Probably the most frequently planted flower, petunias are standard plant material for both flower beds and potted plants for porches. These fragrant, sturdy plants can be enjoyed in many bright colors such as white, red, purple, pink and yellow.
Both double flowered and single flowered petunia varieties are available. If you want a flower that smells good, looks beautiful and functions well as a splash of color, the beautiful petunia is the flower for you.
Many flower fans treat petunias as annuals and replant their favorite varieties each year. In warmer climates such as USDA zone 9-11, petunias are perennials and don’t need to be replanted.
Types of Petunias
There are four different types of petunia, namely, grandiflora, milliflora, spreading and multiflora. As the name suggests, grandiflora petunias are a great specimen plant with very large flowers that are three to four inches across. Gardeners tend to place Grandiflora petunias in baskets because the enormous flowers can be a major focal point in an arrangement. These petunias are easily damaged by wind and weather, especially rain damage, and like the protection of living in a pot or a hanging arrangement.
Grandiflora petunias have fewer, larger flowers than the multiflora petunia. When planting Grandiflora petunias in pots, allow them to trail over the edges of the container.
Multiflora petunias, as the name suggests, contain a plethora of flowers that are smaller but more numerous than Grandiflora petunias. This showy flower power makes these splashes of color perfect as bedding plants or container plants. They weather the storms of summer better than grandiflora petunias do, and therefore tolerate being part of a mixed flower bed or border.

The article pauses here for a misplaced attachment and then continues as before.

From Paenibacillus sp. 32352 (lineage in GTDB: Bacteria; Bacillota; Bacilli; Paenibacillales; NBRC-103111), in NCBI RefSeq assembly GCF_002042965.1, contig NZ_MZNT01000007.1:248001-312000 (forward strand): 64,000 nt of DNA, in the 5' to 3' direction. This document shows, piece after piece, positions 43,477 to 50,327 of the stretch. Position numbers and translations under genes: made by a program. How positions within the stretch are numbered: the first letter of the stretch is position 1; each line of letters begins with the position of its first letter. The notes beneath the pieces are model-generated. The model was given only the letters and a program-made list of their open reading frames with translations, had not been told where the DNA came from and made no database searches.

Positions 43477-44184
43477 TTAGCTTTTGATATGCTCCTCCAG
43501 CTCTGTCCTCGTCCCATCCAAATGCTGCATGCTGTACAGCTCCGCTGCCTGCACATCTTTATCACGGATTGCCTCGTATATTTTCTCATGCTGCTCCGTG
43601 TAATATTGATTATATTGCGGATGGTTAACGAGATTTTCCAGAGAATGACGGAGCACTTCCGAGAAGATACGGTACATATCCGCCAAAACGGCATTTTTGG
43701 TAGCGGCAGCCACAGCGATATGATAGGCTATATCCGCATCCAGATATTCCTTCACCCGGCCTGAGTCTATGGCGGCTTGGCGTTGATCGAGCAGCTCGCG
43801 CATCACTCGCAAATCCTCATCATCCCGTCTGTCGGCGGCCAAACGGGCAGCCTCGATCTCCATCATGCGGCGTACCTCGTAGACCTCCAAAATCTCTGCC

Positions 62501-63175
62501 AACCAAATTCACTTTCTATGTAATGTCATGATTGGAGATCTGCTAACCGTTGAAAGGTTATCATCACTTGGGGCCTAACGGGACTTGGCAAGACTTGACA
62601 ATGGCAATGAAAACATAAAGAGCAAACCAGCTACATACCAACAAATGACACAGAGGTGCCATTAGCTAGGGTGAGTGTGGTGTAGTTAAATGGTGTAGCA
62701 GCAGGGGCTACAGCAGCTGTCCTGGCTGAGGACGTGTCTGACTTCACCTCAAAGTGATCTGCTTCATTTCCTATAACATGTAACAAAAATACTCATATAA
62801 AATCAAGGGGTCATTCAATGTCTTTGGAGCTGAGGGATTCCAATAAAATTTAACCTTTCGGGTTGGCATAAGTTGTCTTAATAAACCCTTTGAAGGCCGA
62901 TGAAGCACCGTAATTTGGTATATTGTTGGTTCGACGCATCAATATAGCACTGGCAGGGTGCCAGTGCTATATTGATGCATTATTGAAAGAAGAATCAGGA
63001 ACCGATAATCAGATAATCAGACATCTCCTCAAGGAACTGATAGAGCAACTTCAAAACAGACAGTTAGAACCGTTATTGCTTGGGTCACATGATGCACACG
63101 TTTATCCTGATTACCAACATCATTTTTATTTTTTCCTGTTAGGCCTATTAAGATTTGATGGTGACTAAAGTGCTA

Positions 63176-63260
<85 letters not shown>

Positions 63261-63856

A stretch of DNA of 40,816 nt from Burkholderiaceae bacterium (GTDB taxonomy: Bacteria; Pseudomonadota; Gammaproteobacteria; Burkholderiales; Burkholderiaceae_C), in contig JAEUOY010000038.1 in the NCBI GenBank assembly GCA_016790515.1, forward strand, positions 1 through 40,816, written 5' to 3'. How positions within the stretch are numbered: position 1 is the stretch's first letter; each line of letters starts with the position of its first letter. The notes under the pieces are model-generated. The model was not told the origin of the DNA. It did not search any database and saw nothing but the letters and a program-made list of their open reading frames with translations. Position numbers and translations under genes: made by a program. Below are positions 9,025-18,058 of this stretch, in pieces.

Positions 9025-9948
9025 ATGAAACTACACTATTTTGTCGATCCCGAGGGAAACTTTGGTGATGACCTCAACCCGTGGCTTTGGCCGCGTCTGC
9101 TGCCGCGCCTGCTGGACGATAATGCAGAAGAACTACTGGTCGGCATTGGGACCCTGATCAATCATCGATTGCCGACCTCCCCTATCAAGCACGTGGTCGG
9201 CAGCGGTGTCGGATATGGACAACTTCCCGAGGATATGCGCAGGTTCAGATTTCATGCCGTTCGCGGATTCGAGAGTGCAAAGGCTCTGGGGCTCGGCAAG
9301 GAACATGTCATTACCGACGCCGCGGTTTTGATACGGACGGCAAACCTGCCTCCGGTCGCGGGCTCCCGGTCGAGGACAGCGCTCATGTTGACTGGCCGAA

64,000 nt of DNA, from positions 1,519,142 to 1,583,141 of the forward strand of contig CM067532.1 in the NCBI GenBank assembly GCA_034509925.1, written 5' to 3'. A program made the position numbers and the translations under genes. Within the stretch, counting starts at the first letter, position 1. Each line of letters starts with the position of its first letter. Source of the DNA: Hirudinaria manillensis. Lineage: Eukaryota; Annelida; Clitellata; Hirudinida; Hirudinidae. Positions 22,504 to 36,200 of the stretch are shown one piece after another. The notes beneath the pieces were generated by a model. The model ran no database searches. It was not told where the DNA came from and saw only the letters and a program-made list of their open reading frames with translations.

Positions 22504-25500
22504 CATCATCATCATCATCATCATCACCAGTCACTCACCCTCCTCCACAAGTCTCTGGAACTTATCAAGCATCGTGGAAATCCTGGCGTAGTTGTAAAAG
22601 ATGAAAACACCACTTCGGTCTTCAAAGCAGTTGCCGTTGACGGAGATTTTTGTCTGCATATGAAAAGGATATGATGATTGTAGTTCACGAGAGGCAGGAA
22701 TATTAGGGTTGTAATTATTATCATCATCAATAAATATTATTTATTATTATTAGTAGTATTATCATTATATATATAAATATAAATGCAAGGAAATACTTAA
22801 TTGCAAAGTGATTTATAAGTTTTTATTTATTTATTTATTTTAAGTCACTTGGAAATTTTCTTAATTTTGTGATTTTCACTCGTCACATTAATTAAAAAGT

Millliflora petunias grow in a more compact manner than do the larger species of petunia. Milliflora petunias work well in pots or in spaces where a smaller plant with a dash of color is needed.
Spreading petunias reach only six inches tall. They tend to grow wide and spread along the ground, making a lovely ground cover with luxuriously blooming flowers.
How to Plant Petunias
Petunias are readily available as bedding plants at many garden nurseries.
If you want to save some money or plant specific colors and types of petunias, you can easily start your plants indoors and transplant them. It is very rewarding to start your plants from seed and watch them come into maturity.
Growing Petunias from Seeds
The natural seeds of petunias are mere specks and hard to see and plant. So many seed retailers put a coating around the seed to make it easier to work with.
When growing petunias from seed, you will need several items such as:
- Potting soil that is loose and fine. Add some perlite or vermiculite if needed to break up the ground
- A container or a flat for planting and use the expanding peat pots available in gardening centers
- A water source that will gently water the seeds in
- A sunny place for your seeds